‘The Handmaid’s Tale’: How the Creative Team Turned a Classic Novel Into a Modern-Day Thriller

The Handmaid's Tale
Courtesy of Hulu

On a frigid February day in Toronto, the parka-clad crew of “The Handmaid’s Tale” is trying to keep the flowers from dying.

The outwardly demure Handmaid Offred (Elisabeth Moss), clad in her red robe and white hat, is visiting an outdoor market. The wind is knocking down parts of the set and the frosty environment is threatening to kill off the lilies, which are periodically sheltered in a warm van.

Moss, who is number one on the call sheet of the Hulu drama, has bought donuts for the cast and crew in an effort to lift spirits on this chilly Monday.

“I learned from Jon [Hamm] on ‘Mad Men’ that you do have a responsibility as number one to not only be professional, but to be as positive as you can,” Moss says. Hence the treats for the crew, most of whom had also worked all day Sunday.

It’s a big commitment to take on the lead in a new series, so Moss was careful about her first major post-“Mad Men” choice.

“They offered it to me back when I was in Australia doing ‘Top of the Lake,’ and it took me about a month really to have all the conversations I needed to have,” Moss says. “When you tackle something like this that’s an adaptation of a [notable] book, you want it to be done well.”

What sealed the deal were talks with showrunner and executive producer Bruce Miller, executive producer Warren Littlefield, as well executives at Hulu and MGM, “about their vision for the show,” Moss says. “It was so impressive and also exactly what I wanted, as far as — this is not a period piece, this is set in 2017.

“It is not the distant future and it is not the distant past,” Moss continues. “It’s now.”


That a star-studded television version of Margaret Atwood’s acclaimed novel about an authoritarian regime is premiering on Hulu at the exact moment when many Americans fear for their nation is “double plus weird.”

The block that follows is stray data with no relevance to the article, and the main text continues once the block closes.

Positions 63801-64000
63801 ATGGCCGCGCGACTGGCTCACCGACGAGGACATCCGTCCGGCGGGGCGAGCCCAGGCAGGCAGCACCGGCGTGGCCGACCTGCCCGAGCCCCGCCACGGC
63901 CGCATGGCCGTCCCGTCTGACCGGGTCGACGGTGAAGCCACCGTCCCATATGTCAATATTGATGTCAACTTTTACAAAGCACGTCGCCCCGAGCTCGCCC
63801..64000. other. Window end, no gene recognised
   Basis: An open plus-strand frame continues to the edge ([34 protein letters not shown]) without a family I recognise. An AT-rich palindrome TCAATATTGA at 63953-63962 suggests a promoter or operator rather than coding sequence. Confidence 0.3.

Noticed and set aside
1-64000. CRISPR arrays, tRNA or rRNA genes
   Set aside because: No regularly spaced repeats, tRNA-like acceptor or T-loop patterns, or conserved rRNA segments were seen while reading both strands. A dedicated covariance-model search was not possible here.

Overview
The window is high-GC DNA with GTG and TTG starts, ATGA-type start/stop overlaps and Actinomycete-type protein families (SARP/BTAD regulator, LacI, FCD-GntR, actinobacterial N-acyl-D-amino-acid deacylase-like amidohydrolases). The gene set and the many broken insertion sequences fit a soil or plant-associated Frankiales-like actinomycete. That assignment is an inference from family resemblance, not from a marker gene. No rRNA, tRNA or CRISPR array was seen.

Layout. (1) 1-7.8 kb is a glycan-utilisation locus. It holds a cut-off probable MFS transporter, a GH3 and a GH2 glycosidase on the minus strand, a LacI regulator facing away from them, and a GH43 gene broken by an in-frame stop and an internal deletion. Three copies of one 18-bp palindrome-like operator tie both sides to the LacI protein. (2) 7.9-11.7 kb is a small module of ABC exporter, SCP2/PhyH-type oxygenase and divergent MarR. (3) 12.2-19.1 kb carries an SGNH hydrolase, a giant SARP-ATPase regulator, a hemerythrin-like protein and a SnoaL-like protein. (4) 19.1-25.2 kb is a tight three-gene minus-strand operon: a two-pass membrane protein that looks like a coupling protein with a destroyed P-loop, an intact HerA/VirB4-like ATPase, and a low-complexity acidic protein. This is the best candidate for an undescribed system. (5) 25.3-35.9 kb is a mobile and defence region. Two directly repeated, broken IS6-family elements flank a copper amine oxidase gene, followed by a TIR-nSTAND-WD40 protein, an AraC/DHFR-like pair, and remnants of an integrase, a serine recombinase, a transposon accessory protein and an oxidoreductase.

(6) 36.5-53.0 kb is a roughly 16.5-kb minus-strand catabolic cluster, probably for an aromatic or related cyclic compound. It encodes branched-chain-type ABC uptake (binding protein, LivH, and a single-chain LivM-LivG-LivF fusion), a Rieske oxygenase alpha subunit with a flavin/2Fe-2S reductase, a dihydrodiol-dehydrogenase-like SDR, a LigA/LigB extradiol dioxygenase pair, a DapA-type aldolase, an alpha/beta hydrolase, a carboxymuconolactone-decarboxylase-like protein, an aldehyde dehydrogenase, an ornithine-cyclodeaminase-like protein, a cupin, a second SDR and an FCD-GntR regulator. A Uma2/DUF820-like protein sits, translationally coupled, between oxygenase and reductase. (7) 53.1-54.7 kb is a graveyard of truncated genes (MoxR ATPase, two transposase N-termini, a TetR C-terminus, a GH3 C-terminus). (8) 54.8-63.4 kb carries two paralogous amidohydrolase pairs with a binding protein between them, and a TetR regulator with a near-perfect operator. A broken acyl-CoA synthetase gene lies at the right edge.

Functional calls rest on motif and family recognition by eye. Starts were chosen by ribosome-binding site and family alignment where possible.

That’s how Atwood put it, when she described being on the Toronto set of the show last year. In the first episode of the 10-part season, the novelist has a small role as an Aunt at a re-education center for future Handmaids, who are assigned to powerful Gilead commanders whose wives cannot bear children.

“She was a ton of fun to have on set,” recalls Miller. “I was spectacularly pleased with the scene she was in.”

Though the author says it was tough to watch Ann Dowd, in character as an Aunt, harshly discipline recalcitrant future Handmaids, she was pleased to see her vision of the world of Gilead come to vivid life.

It’s really strong,” she says. “It goes further than the book.”

It was a journey a long time in coming. Atwood and her agent received a stream of inquiries over the years about the television rights to her acclaimed 1985 novel. But the TV rights were packaged with the film rights, and the latter had been exercised for a 1990 feature. After the film came out, that bundle of rights disappeared into a black hole of bankruptcies, transfers of ownership, and a pile of corporate red tape.

“We didn’t know who owned [the TV rights] anymore,” Atwood tells Variety. Various entities entered and exited the picture over the years, and attempts to figure out who held the rights resulted in, Atwood jokes, “a trail that petered out in the woods.”

Eventually that situation was sorted out, and finally, via MGM, a TV adaptation came together at Hulu, with the first three episodes directed by Reed Morano. That’s the short version of how executive producer Littlefield found himself tearing up in Toronto.

At a production meeting, no less. It wasn’t “a table reading, so it’s not a particularly emotional forum,” Littlefield recalls.

You’d think it wouldn’t be all that easy to rattle a man who’d presided over an entire network, as Littlefield did during the heyday of NBC’s must-see TV era. But it was a few days after Donald Trump had been elected president of the United States, and Littlefield was far from home, working on a TV series about resistance and repression within a dystopia that suddenly felt much more real.